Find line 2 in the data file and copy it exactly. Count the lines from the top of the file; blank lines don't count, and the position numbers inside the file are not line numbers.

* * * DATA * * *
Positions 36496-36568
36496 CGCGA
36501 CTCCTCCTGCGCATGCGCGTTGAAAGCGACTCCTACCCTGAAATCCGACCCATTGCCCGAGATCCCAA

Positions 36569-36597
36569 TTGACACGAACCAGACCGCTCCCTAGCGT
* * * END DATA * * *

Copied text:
36496 CGCGA